“He is real!” Nina snapped, “but that’s not what I mean. Candovon knows I’m not in danger. Someone else is on their way. I just saw it or at least a glimpse of it.”
Rachel looked confused. “What? Who?”
Nina seemed barely able to contain herself. “It’s not my protector who’s coming,” she pointed to Amber, “it’s hers.”
“What’s your name?” Tarak asked the small girl who he now knew was not his younger sister.
Though she had similar chestnut hair, her skin was much fairer than Nina’s and she had vivid blue eyes in stark contrast to the green eyes that seemed prevalent in the desert. Tarak and Wayne brought her back into the building they were using as a base, and Tarak gave her some water to drink after undoing the ropes that bound her.
“Lizzy,” she said in a soft voice as she handed back the canteen. “Well, Elizabeth, but everyone calls me Lizzy, even my parents.” She lowered her head at this.
“How did you end up with those slavers, Lizzy?” Tarak asked kindly, giving her a warm smile as he lifted her head.
“We were in a coach, those men ambushed us and killed the driver…and my parents,” she added sadly, a tear trickling down her cheek.
Wayne appeared at Tarak’s side. “Looks like those two snuck out of Weaver’s Road last night.” He pointed a thumb behind him to the two slavers who he’d tied up using the same rope they’d used to bind Lizzy. He was clutching his head with his other hand.
“You okay?” Tarak added concerned.
“I have a headache,” Wayne complained. “Came out of nowhere; maybe it’s the heat.”
“I didn’t think mandants got sick.” Tarak said. “Maybe the desert crystal is messing with your adimus immunity?”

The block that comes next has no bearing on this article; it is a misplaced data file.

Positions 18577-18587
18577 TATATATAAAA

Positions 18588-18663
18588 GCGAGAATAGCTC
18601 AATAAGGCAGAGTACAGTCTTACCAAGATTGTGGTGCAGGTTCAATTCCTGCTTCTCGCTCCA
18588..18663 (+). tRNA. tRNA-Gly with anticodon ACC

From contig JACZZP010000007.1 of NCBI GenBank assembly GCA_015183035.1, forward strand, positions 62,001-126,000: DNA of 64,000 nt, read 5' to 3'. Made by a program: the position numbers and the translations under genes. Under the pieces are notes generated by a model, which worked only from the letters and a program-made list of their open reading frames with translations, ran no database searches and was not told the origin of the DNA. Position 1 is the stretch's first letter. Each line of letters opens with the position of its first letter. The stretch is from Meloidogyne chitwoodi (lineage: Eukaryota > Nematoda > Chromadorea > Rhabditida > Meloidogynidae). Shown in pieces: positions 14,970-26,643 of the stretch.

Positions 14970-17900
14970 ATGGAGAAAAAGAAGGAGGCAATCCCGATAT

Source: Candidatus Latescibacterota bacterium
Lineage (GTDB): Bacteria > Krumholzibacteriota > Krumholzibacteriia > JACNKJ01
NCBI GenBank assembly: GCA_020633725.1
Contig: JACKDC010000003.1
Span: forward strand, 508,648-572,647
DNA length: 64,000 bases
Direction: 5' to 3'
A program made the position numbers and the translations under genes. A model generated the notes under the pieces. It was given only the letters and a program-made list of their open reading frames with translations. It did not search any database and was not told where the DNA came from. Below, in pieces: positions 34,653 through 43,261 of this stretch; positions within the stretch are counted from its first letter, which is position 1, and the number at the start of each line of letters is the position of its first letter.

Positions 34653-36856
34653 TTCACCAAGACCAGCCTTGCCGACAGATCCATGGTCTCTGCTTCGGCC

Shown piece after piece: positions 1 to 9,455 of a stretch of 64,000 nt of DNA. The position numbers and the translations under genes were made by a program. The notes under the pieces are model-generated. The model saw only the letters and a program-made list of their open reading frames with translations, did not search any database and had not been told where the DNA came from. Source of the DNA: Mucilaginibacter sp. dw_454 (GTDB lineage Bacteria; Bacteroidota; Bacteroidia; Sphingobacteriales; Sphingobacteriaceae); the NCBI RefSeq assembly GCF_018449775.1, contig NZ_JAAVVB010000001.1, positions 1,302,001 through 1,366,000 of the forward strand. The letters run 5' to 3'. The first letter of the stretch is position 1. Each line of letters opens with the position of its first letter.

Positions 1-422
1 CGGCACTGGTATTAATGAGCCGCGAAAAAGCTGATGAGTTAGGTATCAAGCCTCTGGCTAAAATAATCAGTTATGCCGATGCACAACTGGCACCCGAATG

“Probably,” Wayne shrugged. “Anyway, they pretended to be lost in the desert, attacked the first coach that came along, and kept the girl as a slave. They were headed here to catch up with their crew.”
Lizzy nodded. “They kept saying that a bunch of slavers are gonna be here today. Some sort of meeting.”
“I’ve got an idea,” Tarak said. “We could go in there and pretend to be slavers. They won’t know the difference.”
Wayne gave a hesitant nod and quickly regretted it. His head was still hurting. “It could work. Chances are they won’t know that we’re not legit, and that would get us in without having to fight. Once we get inside, we just need to get to where they’re keeping the slaves. Still, it’s risky. We don’t have an exit strategy, and we don’t know how many kids they have.”
“We’ll have to wing it. We can come up with a plan once we get inside.” Tarak said decisively, grabbing his staff. “Let’s go.”
“I swear you remind me of a friend of mine,” Wayne chuckled, grabbing his own staff. “Lizzy, those guys are tied up pretty tight, so they won’t be able to hurt you.”
Lizzy shook her head. “I want to come with you.”
“It’s too dangerous,” Tarak said. “We don’t know how many of those slavers are in there. You could get hurt.”
“You need me,” she said with a whine in her voice. “They’re not gonna believe you’re real slavers if you show up empty handed.”
Wayne smirked. “She’s actually got a point.”
Tarak frowned at him. “We’re not taking some ten-year-old girl in there with us.”
“I’m twelve!” Lizzy squeaked.
Tarak knelt to address her again. “Why do you want to go in there so bad? You were already caught once. I don’t want you to get hurt.”
“My brother, Jack,” she said quietly. “He was stolen by some slavers two months ago. My folks have been looking for him ever since. Dad sold his shop to get the money, rented a coach, and they’ve been following leads trying to find him. Now they’re gone.” She was trying hard not to cry. “Jack’s all I have left, and he could be in there. I’ve got to try to help save him.”
Tarak sighed. “Well, it looks like we’re all here for the same reason.”
“I don’t like the idea either,” Wayne said as he put a hand on Tarak’s shoulder, “but, it may be our best chance to get in there. We only have one shot at this.”
“Fine, let’s do this, but don’t do anything crazy,” Tarak told the young girl. “Stay quiet and stick with us.”
Wayne chuckled dryly as the trio headed for the door. “I have a feeling this whole thing is going to be crazy.”